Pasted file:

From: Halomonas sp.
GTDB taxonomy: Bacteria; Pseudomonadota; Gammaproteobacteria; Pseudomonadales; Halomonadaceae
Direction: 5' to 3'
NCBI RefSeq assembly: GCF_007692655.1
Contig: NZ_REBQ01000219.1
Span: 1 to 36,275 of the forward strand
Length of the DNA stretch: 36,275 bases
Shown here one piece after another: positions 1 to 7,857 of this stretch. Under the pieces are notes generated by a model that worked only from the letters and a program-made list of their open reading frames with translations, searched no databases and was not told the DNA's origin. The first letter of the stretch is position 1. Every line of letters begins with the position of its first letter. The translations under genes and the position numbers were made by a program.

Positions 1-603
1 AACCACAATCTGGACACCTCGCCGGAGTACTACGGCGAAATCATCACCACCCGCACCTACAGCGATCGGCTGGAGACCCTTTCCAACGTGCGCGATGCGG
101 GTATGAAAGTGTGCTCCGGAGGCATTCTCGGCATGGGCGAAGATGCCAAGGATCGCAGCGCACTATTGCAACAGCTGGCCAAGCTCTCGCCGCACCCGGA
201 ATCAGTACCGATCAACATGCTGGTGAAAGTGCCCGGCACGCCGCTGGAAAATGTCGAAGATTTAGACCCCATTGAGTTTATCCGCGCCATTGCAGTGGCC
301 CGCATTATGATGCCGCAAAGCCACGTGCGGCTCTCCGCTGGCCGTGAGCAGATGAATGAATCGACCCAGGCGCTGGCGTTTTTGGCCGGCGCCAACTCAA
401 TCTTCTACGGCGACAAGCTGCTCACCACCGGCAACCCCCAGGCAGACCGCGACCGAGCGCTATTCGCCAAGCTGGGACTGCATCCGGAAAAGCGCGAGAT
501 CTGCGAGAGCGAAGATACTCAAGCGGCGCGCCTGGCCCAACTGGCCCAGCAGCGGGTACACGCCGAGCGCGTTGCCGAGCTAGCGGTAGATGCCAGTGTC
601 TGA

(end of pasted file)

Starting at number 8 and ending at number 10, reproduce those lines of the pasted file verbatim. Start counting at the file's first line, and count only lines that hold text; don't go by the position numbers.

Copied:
Shown here one piece after another: positions 1 to 7,857 of this stretch. Under the pieces are notes generated by a model that worked only from the letters and a program-made list of their open reading frames with translations, searched no databases and was not told the DNA's origin. The first letter of the stretch is position 1. Every line of letters begins with the position of its first letter. The translations under genes and the position numbers were made by a program.

Positions 1-603
1 AACCACAATCTGGACACCTCGCCGGAGTACTACGGCGAAATCATCACCACCCGCACCTACAGCGATCGGCTGGAGACCCTTTCCAACGTGCGCGATGCGG